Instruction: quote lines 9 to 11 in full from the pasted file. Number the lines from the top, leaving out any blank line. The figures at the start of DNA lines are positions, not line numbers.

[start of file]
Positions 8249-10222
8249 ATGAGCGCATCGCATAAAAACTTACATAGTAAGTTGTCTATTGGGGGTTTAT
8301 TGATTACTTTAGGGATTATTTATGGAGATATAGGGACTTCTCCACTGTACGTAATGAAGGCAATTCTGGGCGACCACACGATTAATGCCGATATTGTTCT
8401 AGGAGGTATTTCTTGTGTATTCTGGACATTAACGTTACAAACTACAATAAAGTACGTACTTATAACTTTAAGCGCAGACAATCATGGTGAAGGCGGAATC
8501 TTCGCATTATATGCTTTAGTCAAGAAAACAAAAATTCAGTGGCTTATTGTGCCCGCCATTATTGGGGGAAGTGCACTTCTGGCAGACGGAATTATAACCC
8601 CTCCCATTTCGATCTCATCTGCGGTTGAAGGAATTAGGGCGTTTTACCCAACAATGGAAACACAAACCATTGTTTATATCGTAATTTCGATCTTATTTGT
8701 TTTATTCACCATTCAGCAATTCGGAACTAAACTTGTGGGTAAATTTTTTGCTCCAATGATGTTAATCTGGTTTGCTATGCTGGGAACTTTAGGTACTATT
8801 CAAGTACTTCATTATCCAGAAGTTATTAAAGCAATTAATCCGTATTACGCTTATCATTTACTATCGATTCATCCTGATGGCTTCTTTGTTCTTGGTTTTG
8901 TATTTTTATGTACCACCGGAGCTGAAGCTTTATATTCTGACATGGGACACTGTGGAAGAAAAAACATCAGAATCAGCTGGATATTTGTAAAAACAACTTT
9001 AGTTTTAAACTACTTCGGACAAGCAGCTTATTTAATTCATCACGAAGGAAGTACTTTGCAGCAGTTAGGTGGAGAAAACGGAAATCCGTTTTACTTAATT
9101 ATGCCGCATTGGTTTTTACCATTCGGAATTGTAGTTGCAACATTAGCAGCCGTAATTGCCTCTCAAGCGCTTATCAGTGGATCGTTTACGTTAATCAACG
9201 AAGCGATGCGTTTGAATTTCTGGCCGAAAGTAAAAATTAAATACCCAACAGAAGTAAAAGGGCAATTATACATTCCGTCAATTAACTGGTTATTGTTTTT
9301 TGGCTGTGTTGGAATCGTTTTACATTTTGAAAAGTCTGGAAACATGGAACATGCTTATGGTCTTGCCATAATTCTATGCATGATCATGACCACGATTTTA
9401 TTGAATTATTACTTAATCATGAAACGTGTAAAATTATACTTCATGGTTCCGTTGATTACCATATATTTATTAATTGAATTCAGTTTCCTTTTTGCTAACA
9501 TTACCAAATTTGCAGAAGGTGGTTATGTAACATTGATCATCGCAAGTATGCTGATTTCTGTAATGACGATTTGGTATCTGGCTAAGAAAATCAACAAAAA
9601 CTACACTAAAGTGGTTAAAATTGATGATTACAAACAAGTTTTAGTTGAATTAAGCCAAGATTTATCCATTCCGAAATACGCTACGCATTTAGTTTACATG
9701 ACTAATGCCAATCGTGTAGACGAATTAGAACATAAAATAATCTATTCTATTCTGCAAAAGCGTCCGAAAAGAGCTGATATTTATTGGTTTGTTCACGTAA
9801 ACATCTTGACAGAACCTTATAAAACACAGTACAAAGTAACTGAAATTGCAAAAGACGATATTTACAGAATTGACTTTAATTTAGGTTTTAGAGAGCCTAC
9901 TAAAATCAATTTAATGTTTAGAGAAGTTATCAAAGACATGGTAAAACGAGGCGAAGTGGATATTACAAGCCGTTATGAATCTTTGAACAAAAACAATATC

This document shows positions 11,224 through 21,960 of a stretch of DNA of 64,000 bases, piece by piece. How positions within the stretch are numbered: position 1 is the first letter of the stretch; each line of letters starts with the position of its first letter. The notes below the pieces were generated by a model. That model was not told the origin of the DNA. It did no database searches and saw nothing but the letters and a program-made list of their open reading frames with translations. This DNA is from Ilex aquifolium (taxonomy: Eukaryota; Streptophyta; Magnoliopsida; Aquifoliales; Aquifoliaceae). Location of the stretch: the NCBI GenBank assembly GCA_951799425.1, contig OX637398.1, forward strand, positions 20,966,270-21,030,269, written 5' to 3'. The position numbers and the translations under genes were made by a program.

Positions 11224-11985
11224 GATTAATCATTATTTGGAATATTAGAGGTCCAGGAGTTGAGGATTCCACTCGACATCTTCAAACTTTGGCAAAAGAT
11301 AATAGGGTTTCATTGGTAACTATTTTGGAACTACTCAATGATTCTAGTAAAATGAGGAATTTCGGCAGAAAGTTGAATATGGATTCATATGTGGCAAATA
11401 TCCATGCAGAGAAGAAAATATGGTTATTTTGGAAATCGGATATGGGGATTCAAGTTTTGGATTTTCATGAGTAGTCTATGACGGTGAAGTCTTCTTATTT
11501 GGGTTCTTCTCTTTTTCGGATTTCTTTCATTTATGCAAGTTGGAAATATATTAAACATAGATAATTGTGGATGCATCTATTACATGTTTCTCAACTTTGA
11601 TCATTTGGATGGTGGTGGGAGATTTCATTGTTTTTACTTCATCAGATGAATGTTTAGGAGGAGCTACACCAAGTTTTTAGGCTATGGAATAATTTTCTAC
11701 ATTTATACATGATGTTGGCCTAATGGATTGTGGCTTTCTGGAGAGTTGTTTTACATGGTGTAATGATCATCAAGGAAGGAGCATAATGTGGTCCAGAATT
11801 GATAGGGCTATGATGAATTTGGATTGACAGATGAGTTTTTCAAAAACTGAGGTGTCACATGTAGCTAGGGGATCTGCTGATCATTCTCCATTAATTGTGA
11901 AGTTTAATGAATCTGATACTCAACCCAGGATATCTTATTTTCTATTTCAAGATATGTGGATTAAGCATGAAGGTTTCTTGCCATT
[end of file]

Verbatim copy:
8901 TATTTTTATGTACCACCGGAGCTGAAGCTTTATATTCTGACATGGGACACTGTGGAAGAAAAAACATCAGAATCAGCTGGATATTTGTAAAAACAACTTT
9001 AGTTTTAAACTACTTCGGACAAGCAGCTTATTTAATTCATCACGAAGGAAGTACTTTGCAGCAGTTAGGTGGAGAAAACGGAAATCCGTTTTACTTAATT
9101 ATGCCGCATTGGTTTTTACCATTCGGAATTGTAGTTGCAACATTAGCAGCCGTAATTGCCTCTCAAGCGCTTATCAGTGGATCGTTTACGTTAATCAACG